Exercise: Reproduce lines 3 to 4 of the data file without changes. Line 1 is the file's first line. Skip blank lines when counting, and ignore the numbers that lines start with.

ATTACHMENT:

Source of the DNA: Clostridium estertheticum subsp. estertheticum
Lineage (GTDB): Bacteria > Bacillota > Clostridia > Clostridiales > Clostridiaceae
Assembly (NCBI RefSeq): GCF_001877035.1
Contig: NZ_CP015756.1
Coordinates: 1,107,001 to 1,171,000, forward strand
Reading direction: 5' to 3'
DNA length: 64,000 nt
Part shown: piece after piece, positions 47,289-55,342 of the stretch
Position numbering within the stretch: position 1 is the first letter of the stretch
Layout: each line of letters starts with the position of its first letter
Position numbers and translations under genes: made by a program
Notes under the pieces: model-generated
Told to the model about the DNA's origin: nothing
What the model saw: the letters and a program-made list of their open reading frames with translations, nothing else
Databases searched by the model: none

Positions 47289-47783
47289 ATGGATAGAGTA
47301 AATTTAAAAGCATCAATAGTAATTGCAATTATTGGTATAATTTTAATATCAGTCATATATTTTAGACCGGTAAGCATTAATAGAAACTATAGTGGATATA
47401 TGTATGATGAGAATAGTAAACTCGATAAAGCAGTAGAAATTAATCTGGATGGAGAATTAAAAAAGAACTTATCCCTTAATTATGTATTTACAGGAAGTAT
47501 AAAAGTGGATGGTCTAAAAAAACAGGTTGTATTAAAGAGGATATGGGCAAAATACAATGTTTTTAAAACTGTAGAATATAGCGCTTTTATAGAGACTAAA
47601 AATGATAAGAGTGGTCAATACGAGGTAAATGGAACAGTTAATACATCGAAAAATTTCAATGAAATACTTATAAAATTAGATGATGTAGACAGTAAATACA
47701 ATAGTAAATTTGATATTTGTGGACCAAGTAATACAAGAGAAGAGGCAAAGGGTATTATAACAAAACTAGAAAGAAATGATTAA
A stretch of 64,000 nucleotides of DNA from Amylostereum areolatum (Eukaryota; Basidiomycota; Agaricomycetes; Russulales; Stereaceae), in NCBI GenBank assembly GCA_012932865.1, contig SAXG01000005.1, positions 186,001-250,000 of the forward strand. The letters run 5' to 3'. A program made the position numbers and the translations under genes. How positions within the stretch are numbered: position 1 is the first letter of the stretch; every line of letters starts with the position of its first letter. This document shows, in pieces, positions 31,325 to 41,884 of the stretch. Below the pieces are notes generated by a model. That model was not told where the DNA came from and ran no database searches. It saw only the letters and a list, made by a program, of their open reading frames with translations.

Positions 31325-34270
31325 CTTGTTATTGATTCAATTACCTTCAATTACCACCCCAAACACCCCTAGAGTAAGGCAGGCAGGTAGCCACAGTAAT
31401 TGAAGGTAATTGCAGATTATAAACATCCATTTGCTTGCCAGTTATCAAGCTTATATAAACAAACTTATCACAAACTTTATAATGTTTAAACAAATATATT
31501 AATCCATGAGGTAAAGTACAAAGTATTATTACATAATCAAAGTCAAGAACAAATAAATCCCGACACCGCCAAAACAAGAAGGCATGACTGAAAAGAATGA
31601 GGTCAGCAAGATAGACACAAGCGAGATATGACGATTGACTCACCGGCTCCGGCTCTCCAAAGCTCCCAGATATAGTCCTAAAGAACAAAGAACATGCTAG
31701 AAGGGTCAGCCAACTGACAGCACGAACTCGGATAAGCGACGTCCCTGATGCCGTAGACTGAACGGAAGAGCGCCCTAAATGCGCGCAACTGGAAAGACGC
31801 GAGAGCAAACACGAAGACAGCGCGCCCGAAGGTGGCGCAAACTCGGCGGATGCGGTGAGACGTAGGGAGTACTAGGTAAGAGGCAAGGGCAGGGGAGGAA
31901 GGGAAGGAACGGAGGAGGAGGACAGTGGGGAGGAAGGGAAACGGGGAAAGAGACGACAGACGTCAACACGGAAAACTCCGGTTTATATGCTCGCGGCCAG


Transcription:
Assembly (NCBI RefSeq): GCF_001877035.1
Contig: NZ_CP015756.1